Los Angeles band Ozomatli is just one of the artists covering Creedence Clearwater Revival on the new album 'Quiero Creedence.' (Courtesy Concord Music Group)
The East Bay city of El Cerrito is small. It's home to about 24,000 people. But for music fans, it's best known as the birthplace of Creedence Clearwater Revival.
Although the band was together only from 1967 to 1972, CCR's hits were radio staples. Songs like "Suzie Q," "Bad Moon Rising," Fortunate Son," "Green River" and many others were heard around the world -- and especially beloved in Latin America.
Quiero Creedence, a new compilation album of Latin artists covering CCR, has just been released.
One of the project's producers is Juan Manuel Caipo, who along with his bandmate, Deuce Eclipse, is also featured on the album with their band, Oakland's Bang Data.
How did this project come together?
Juan Manuel Caipo: I came up with this idea five years ago. I was in Oakland, grabbing a beer, and I remember hearing Creedence and it just hit me: a tribute album with all these bands from all over the world. The whole idea was to discover new artists, along with the classic artists from all over Latin America.
I recall meeting Diana Rodriguez, who’s a partner and executive producer, at the Elbo Room. She’s more of a label person, she worked for EMI Capitol. And I remember going, ‘I have this idea, I want to run it by you,’ and her eyes popped and she said “I love Creedence.” That’s where the conversation started and we just little by little started organically figuring out how we were going to do this.
Were all the artists Creedence fans? Did they come to you and say, ‘I want to do this particular song’?
Caipo: We gave them the freedom to choose, but sometimes I would send five songs to one artist, ‘Here’s this list.' And sometimes they wouldn’t even look at that but, for instance, Los Lobos, they picked "Bootleg." I don't think I had never even heard that song. It’s killer and their version is just awesome.
Los Enanitos Verdes picked "Travelin' Band," which identifies with them. Those guys tour all the time, all over Latin America. Ozomatli picked "Bad Moon Rising." The lyrics have a lot to do with what’s going on today. It's prophetic in a way.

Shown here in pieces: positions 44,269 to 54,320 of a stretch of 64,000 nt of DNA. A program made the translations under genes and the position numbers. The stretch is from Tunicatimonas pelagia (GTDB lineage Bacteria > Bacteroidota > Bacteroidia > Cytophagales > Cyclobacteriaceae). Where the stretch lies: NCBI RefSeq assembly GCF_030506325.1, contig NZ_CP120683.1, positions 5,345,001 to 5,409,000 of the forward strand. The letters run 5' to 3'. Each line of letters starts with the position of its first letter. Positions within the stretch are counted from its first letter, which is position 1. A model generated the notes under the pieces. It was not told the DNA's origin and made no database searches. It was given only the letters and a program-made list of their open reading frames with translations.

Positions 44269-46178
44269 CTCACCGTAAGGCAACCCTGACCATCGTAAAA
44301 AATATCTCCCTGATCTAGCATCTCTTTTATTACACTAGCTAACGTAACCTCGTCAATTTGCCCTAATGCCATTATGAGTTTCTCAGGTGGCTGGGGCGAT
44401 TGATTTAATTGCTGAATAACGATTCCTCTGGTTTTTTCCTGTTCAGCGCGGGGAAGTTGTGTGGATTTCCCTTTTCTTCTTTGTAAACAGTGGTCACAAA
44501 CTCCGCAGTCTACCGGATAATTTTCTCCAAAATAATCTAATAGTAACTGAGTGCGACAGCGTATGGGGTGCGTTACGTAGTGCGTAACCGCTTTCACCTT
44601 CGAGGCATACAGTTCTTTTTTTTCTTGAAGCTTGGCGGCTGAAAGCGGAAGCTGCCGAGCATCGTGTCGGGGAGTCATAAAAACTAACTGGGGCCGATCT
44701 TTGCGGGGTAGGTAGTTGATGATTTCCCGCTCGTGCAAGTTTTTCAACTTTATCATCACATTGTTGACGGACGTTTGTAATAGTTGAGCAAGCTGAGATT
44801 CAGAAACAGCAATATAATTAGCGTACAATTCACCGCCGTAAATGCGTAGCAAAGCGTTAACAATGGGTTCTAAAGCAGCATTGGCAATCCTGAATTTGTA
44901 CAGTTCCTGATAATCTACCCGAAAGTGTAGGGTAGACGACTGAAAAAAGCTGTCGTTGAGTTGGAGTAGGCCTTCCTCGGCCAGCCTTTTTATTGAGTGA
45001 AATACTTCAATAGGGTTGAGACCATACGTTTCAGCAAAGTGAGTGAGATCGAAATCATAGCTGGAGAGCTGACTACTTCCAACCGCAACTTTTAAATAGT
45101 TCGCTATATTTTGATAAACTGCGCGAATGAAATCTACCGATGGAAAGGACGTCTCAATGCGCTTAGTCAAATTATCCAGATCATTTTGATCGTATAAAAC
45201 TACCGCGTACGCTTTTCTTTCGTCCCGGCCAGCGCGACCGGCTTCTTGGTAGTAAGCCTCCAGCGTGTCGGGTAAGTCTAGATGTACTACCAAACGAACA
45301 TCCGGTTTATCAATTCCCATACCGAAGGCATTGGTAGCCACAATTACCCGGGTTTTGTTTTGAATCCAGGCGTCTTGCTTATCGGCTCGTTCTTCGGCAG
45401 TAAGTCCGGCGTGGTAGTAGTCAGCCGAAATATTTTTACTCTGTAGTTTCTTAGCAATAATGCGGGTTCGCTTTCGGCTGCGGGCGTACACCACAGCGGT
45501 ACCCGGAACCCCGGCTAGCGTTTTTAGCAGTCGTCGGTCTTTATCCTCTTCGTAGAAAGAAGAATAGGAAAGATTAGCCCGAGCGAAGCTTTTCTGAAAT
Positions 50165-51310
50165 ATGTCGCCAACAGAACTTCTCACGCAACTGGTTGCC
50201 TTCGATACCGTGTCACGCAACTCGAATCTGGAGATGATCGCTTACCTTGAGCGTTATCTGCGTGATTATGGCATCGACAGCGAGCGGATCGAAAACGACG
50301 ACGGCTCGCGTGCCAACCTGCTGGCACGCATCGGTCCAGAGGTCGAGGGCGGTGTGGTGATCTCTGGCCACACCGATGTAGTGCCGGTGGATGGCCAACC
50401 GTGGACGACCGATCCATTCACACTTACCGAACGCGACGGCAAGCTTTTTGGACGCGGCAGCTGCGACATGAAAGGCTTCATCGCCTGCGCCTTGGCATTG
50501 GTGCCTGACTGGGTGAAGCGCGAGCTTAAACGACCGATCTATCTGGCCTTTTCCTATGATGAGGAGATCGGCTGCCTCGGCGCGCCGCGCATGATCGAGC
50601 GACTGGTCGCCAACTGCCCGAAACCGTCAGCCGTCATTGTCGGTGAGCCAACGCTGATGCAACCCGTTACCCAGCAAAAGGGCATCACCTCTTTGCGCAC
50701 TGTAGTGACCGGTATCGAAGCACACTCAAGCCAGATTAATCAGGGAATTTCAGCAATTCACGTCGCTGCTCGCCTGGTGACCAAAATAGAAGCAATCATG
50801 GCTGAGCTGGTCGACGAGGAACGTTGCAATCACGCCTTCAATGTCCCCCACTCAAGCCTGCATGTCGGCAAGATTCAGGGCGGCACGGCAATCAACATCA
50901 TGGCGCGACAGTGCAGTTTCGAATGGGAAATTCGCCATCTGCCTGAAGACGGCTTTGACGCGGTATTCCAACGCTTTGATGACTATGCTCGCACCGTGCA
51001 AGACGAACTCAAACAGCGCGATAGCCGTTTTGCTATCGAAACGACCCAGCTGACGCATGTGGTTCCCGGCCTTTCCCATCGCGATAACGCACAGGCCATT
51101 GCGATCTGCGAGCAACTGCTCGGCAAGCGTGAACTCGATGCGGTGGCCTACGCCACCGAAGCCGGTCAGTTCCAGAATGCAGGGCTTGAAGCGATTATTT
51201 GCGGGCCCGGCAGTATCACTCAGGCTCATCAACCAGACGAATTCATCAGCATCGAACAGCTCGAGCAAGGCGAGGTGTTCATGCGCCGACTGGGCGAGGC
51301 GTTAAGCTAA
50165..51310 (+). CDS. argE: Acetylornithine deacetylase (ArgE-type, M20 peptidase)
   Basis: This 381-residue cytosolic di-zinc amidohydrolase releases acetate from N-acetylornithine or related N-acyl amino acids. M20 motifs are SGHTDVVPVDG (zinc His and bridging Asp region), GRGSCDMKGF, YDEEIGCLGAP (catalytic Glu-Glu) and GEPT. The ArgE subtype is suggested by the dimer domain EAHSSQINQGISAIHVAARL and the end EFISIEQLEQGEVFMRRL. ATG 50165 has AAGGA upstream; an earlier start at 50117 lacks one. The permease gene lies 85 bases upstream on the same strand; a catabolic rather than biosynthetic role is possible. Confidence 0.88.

And then in Bang Data’s case, we always loved that song ("Fortunate Son") but no one would pick it! That’s when Deuce and I jumped on it. We said we should probably start working on it before it’s too late!
Deuce, what did you want to bring to 'Fortunate Son'?
Deuce Eclipse: I wanted to honor John Fogerty, which is a really hard thing to do 'cause his voice is such his own instrument. I tried to give it as much soul as I could. I just wanted it to have that kind of feel because really, in the end, it’s real rooted in the culture of America and what was going on at that time during the Vietnam War.
And I just wanted to add to it because I feel like today, the lyrics are relevant. And politically this country has gone through a lot and we’re going through a lot right now. So my mind frame going into it was trying to bring it to life again, here in the now, and show people the world hasn’t changed that much, no matter how we look at it. We’re still struggling. We’re still fighting. We’re still at war.
There are a lot of different types of music and artists on the record. Do you have a favorite track?
Eclipse: Los Lonely Boys is one of my favorites. I heard the actual vocal before anything was done to it. And it was pretty intimidating ‘cause the guy can sing. It was perfect. I really like the Juan Gabriel track a lot. It’s such a true little song, it’s really beautiful.
Caipo: That was a big thing and he turned it around so quick. It has this borderline mariachi pop beat from the '70s. It's very smooth.
Describe Juan Gabriel to those who might not know him.
Caipo: He’s a super legend, mega-star songwriter. He’s written songs for everybody since he was 17 years old. You can consider him Mexico’s Prince, his spectrum is so wide. He writes amazing mariachi songs, he’s a producer, pianist, major composer, and he’s known for singing his own compositions. It was the cherry on top for the album. He represents a lot of Mexican culture at an international level.
What do you think the connection is between CCR’s music and the Latino Community?
Caipo: I had this feeling from the very beginning, because I lived in Peru, that Creedence was huge all over Latin America.
When I moved back to California, I had friends who were Mexican or Salvadorans, they were bumping Creedence. We later found out that the biggest fan base they have is in Mexico. And whatever happens in Mexico spreads all over South America, too, everything has to do with music. Latinos are rockers; they follow classic rock when stuff started back then.
Eclipse: As a Latino, I can see America had a lot of the groups that Latinos were influenced by. I can see how they were influenced by CCR because you could play it in your garage. The melodies are so easy to catch, you can learn it. It has a gritty reality and truthfulness to it that transcends language. And Latinos when they hear American music, they want to know what they’re saying so I’m sure they went to the lyrics like, oh, he’s singing about this. It’s a struggle that we can relate to as people.
Fogerty was really grass-roots with his ideals. He was revolutionary in a sense without shoving it in your face. It was said in such a melodic, strong, truthful way that resonates over time. Whatever sounds good, we’re going to get on it as Latinos and be influenced by it.
What do you want listeners to take away from this tribute?
Eclipse: They are such an epic group, it is just an ode to them, an ode to America and an ode to us. America and Latino America, we’re right next door. We relate in a lot of ways and through music. Take a connection away, two cultures in one. Embrace it.
This interview has been edited for clarity and length.
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